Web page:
RATHER: . . . Senator Kerry, what's wrong with gay marriage?
KERRY: I believe that marriage is between a man and a woman. It's a personal belief.
RATHER: Well, what's wrong with a man and a man committing to each other for life?
KERRY: What I think -- I think it's a distinction between what you believe the institution of marriage is, but what's important, Dan, is that you give people rights. I'm for rights, not for terminology or status -- rights.
RATHER: But who does it hurt, Senator?
KERRY: I think all -- that's not the issue. The issue is...
RATHER: Well, that's the question.
KERRY: ... are we prepared to provide rights to all Americans, so that they share the same rights as other people, not the same terminology or status?
I believe that the right, the spousal rights -- the right of inheritance, the right with respect to taxes, the right with respect to visitation in a hospital -- there are a whole series of rights. I am for those rights being afforded to every single American without distinction.
KUCINICH: May I respond?
RATHER: But who does it hurt, Congressman?
KUCINICH: First of all, I'm glad that Senator Kerry says he's for rights. I think it would be instructive to review the Equal Protection Clause of the Constitution, because I think that many Americans believe that equality of opportunity should not be denied on account of race, color, creed or sexual orientation.
And so what we're really talking about is having people be able to avail themselves of the same protections of civil law, that 1,047 different protections that people have when they're married, and to enable those privileges to be extended to everyone regardless of sexual orientation.
This is really about who we are, not just as a party, but as a nation. And we have to show capacity to expand. And I think any of us who are up here should be willing to take a stand on behalf of those people who are about to be excluded by the president of the United States from the protection...
KIRTZMAN: I'm kind of curious, Senator Kerry. If one of your children came to you and said, "First of all, I'm gay; second of all, I've met someone of the same gender that I want to marry," would you go to the wedding? Would you respect that relationship?
KERRY: I've been to the wedding of somebody who has gotten married who's gay, and I just happen to have a different opinion about what you call it and what the status is.
But I believe they deserve all the rights, all the support, all the love, all the affection, all of the rights that the state can afford. That's why...
KERRY: That's why I am for civil union. That's why I'm for partnership rights. That's why I'm for even the federal extension, with respect to tax code and other rights.
RATHER: Reverend Sharpton?
SHARPTON: I think that's states' rights. I think you cannot have any civil or human rights left up to the states.
RATHER: So you're for a constitutional amendment?
SHARPTON: I am for the constitutional right for human beings to decide what they want to do with human beings. Which is why I think the likeable thing is one issue here, is not who runs against the president, it's what runs against the president.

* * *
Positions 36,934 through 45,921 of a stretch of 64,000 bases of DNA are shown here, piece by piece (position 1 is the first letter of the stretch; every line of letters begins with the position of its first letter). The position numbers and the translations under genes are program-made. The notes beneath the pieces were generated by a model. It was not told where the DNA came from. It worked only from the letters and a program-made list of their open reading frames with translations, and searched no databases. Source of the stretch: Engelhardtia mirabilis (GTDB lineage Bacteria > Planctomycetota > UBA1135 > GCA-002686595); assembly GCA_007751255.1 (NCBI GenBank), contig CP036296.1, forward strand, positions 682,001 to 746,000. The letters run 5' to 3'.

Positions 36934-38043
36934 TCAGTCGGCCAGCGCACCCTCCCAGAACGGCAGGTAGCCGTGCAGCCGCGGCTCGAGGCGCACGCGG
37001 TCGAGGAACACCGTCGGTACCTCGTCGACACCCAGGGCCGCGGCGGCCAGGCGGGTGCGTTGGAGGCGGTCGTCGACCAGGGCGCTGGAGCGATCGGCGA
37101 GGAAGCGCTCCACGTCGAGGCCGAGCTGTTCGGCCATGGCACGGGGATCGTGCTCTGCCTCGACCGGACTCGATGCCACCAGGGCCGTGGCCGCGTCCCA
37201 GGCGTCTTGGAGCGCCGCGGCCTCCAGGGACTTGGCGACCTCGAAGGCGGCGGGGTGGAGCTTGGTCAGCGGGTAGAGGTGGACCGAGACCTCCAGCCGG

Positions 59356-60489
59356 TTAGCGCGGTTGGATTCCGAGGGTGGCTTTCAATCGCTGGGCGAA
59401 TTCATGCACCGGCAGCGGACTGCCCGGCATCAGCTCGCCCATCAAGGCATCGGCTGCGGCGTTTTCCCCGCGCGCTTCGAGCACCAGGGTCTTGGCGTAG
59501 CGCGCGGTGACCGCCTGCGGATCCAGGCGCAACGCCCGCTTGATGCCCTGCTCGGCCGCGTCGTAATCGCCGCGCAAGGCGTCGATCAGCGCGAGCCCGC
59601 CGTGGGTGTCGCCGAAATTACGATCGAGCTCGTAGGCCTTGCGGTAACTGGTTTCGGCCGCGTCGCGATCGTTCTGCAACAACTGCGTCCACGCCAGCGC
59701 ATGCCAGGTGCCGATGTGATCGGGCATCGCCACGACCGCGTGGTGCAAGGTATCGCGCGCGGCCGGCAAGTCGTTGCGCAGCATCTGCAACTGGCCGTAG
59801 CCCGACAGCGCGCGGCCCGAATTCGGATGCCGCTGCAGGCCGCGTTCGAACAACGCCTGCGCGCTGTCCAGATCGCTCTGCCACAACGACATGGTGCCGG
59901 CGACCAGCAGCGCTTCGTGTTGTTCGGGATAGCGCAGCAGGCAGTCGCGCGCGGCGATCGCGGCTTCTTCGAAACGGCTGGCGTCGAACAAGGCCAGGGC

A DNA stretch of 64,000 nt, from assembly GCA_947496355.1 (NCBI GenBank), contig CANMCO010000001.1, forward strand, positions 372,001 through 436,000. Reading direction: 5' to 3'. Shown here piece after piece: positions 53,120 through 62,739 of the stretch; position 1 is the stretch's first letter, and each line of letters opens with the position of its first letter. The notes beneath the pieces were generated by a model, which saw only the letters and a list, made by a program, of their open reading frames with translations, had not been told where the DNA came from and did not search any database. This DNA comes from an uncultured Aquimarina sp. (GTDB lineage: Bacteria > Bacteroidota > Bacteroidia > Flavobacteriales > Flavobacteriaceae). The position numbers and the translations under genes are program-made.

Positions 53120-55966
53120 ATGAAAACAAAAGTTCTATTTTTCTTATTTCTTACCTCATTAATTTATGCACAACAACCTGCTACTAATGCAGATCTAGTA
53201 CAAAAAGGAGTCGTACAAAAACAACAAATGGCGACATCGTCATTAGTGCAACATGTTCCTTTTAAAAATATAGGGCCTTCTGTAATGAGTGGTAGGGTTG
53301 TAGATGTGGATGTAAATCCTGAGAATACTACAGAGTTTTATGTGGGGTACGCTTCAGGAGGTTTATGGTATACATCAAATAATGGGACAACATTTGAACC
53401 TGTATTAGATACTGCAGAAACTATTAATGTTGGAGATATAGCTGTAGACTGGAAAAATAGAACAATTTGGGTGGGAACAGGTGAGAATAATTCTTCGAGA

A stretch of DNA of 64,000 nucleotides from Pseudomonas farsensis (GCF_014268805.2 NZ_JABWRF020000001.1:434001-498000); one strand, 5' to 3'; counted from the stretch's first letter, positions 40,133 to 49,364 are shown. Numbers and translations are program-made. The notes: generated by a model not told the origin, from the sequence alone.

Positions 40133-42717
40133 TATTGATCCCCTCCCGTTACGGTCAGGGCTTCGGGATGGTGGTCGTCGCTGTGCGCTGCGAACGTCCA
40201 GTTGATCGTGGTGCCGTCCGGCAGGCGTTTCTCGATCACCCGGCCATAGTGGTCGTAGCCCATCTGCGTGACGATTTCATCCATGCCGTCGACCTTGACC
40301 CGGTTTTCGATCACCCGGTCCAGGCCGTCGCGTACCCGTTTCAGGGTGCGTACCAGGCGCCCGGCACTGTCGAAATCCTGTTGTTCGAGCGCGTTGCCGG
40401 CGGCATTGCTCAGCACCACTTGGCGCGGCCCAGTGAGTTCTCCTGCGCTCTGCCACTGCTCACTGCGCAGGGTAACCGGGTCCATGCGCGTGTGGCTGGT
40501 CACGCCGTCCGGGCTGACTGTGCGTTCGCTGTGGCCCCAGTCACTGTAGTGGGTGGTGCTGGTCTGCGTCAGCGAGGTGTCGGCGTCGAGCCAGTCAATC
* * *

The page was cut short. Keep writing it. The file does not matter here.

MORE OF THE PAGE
RATHER: All right, let me again move on...
SHARPTON: And I think what must run against the president is the rights of American citizens to have fair and equal rights.
RATHER: Let me just say...
BUMILLER: Let me ask John...
EDWARDS: Can I just say, though, how extraordinarily political what this president is doing is. I mean, here -- first of all, there's no issue...
BUMILLER: No, no. Here's the question.
EDWARDS: Yes, ma'am.
BUMILLER: Do you see a difference between gay rights and civil rights? Why is one right a federal right, and the other one you're saying leave it to the states? What's the difference here?
EDWARDS: Here's what I say. I say that the federal government plays an important role in civil rights and in gay rights. I believe the federal government should recognize what the state, who has forever, now, decided what constitutes marriage...
BUMILLER: Why is there a different standard here?
EDWARDS: But wait a second, wait a second. We're talking about what the definition of marriage is, which is something that has always been decided by states, not rights. Now, see, this is one place that actually Senator Kerry and I largely agree. If we're talking about a bundle of rights, with what rights you'd get under federal law for partners, the problems with adoption...
SHARPTON: But they used to say that blacks were three-fifths of a human. What do you mean? Are gays and lesbians human or not?
EDWARDS: Of course they're human.
SHARPTON: Then why can't they have the same human rights?
BUMILLER: I hate to ask this question because I never get an answer, but what is the difference between a gay marriage and a gay civil union, when you have heterosexuals getting married at city hall, and there's no religion involved and it's called a civil ceremony? What is the difference?
SHARPTON: They say you can shack up, just don't get married. That's the difference.
RATHER: If I may, we need to move on.
BUMILLER: But the answer?
EDWARDS: The answer is, I believe that gay and lesbian couples should be respected. I think they're entitled to rights. And that's what I think the role...
BUMILLER: But you just can't call it marriage.
EDWARDS: I think it's for the states to decide that.